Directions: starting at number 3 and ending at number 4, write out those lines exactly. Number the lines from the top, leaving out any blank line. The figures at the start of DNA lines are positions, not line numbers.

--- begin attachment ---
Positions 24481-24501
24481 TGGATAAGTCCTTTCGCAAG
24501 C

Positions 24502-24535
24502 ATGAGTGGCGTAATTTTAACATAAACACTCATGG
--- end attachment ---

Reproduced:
24501 C

Positions 24502-24535